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Important Differences between Organic and Inorganic Pigments in Painting

Paint TubesThe differences between organic and inorganic oil paints is something most artists probably don’t know enough about.

I only found out myself a few years ago, but once I did it completely changed my palette and lowered my frustrations as I painted.

Here are some basic facts:

Inorganic pigments

These are natural mineral pigments like the Cadmiums, Cobalts, Earth Colors, etc. They’re like tiny, opaque rocks and integrate well with mediums (both oils and acrylics) allowing a high pigment load. Inorganic based paints are also generally opaque which means they have strong covering power.

These days you can have synthetic inorganic pigments as well, but many artists (and manufacturers) still use traditional mineral hues taken from the earth for these colors.

Organic pigments

These are pigments that originally were created from plants or other carbon-based life forms. Now, they’re often created synthetically in the laboratory (for example, the Pthalocyanines, Quinacidrones, Dioxazenes, Napthols, etc).

Instead of tiny, opaque rocks like the inorganics mentioned above, these pigments usually resemble tiny, translucent chips of stained glass. They tend to be fussy when mixed with a medium and can’t reach the high pigment load enjoyed by inorganic hues. They also tend to be transparent, which means that they don’t have the covering power that the inorganics do.

What does this mean for the artist?

The most important difference is the way organic and inorganic pigments act when you mix tints. If you squeeze out some Cadmium Red Light, say, along with a Napthol Red Light, you’ll see that both colors straight from the tube are somewhat similar in appearance in terms of hue, value, and intensity.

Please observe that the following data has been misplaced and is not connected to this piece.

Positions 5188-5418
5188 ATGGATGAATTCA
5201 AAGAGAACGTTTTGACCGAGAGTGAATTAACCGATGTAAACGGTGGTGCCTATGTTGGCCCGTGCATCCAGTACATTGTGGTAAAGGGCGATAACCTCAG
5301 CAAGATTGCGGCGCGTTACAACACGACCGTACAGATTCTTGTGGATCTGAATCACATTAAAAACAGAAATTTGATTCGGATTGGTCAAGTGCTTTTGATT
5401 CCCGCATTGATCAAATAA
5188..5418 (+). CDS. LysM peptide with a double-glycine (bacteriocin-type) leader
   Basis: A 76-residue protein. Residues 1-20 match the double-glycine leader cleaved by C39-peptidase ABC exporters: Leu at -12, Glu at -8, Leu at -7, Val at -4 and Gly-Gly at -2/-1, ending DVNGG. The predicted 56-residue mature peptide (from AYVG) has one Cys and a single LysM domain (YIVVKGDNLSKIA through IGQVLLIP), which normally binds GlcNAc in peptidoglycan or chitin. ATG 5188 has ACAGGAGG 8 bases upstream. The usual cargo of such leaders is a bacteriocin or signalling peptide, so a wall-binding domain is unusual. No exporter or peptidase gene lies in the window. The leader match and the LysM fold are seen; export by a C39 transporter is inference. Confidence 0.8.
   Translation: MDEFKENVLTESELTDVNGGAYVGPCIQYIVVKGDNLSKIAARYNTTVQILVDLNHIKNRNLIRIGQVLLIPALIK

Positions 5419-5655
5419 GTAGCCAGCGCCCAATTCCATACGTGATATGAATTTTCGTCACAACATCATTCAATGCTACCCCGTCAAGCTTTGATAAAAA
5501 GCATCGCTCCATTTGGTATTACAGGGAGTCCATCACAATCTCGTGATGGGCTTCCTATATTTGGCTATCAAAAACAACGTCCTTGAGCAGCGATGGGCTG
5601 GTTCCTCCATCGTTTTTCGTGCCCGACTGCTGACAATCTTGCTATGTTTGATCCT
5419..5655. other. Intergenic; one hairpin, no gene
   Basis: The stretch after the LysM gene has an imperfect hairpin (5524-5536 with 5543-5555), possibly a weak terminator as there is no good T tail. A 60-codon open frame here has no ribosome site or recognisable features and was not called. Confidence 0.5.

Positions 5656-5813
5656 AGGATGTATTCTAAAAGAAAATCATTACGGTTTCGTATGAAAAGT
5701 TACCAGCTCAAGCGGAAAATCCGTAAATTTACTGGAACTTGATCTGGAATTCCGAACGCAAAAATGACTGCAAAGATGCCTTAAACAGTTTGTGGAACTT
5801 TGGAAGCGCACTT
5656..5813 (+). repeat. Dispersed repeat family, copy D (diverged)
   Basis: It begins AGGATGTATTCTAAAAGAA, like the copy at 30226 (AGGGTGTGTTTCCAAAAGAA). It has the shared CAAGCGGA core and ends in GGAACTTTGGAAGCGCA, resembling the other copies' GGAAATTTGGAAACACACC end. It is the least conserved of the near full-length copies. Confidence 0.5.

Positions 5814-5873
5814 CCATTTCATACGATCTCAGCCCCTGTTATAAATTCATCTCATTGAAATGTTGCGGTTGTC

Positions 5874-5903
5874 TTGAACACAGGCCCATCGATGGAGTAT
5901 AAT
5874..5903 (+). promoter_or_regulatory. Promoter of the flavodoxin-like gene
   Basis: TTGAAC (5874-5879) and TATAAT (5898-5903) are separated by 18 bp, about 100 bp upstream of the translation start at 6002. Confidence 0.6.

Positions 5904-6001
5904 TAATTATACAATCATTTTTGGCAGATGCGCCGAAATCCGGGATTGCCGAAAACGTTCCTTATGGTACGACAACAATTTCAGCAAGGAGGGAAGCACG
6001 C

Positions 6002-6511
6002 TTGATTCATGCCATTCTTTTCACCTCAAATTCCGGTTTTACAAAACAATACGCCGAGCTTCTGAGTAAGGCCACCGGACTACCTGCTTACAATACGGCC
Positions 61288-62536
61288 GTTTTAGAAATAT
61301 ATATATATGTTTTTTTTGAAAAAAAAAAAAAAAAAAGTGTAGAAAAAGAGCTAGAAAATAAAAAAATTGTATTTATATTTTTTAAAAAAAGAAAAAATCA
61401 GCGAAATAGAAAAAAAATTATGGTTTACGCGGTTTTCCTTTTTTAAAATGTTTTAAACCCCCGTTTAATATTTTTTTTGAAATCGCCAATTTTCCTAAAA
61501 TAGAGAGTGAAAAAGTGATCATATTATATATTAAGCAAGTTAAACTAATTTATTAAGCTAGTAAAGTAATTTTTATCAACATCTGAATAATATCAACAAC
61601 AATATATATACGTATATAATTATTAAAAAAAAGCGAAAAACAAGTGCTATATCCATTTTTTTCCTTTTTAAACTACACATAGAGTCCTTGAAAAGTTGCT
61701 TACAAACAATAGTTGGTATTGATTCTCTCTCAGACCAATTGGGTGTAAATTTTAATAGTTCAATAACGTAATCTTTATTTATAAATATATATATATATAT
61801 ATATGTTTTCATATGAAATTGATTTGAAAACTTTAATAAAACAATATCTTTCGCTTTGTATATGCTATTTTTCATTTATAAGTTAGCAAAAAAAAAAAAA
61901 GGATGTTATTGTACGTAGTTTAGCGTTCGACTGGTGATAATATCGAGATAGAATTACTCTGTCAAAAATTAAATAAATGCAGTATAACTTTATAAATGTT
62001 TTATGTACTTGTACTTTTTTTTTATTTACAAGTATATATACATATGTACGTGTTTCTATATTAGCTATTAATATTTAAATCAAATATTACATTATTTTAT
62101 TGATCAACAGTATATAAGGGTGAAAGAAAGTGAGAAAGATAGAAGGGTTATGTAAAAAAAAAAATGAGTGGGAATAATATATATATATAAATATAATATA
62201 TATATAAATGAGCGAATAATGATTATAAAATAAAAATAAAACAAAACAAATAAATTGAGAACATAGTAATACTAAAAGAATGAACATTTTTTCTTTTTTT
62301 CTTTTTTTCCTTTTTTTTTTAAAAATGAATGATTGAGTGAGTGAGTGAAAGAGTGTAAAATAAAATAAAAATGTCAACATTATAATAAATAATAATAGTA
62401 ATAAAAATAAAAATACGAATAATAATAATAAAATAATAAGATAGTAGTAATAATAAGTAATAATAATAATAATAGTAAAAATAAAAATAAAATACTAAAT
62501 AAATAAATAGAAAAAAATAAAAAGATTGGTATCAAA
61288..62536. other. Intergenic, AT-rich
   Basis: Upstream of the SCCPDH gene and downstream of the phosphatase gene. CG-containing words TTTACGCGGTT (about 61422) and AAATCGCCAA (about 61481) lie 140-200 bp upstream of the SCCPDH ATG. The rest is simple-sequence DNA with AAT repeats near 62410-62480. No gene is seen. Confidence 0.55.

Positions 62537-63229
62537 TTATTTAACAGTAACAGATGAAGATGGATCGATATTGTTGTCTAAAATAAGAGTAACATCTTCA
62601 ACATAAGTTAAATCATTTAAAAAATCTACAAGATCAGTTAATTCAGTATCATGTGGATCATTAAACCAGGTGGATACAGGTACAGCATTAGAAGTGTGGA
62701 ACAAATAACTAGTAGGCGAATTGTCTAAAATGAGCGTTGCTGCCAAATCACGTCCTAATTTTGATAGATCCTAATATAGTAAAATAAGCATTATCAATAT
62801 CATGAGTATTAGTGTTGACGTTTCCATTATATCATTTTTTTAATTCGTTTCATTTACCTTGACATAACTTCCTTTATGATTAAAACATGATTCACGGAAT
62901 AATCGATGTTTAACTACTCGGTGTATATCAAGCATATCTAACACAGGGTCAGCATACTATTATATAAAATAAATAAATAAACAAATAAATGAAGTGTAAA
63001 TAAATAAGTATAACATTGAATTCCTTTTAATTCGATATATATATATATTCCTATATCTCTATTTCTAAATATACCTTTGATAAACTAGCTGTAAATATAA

But (and this is a big but) when you start cutting the colors with white you’ll notice the intensity (or chroma) of the Cadmium Red drops off sharply as you lighten it in value, but the Napthol red stays fairly vivid and intense when you do the same thing.

So if you want to create a light, warm pink for instance, with a fairly high intensity, you’d need to use an organic color to get this effect. Inorganic colors on the other hand work for the most part in “realistic” paintings of nature because the intensity “fall-off” when mixing tints is naturally seen in nature.

This means a painter who desires expressive, high intensity colors at various values (tints) like I do can only achieve these affects with organic colors. When I need pure reds, oranges, or yellows (or need to cover another color) I’ll still use the cadmiums and other inorganic pigments, but I rarely use them to make tints unless I want a softer, more pastel effect.

Incidentally, one of my favorite daydreams is to go back in time to the late 19th century and give Van Gogh a big box containing a full range of modern professional oil colors. Maybe this would have kept him from shooting himself!

For more from Jim Flanagan, please visit FlanaganStudio.com.

*Note: this post may contain affiliate links*

If the thickness of your oil paint is keeping you from spreading or blending them easily, you probably need some additional oil painting medium to mix in with the paint.

What is painting medium?

It's simply the "stuff" that holds or carries the colors in your paint. . . . read more

If you're looking for something else. . .
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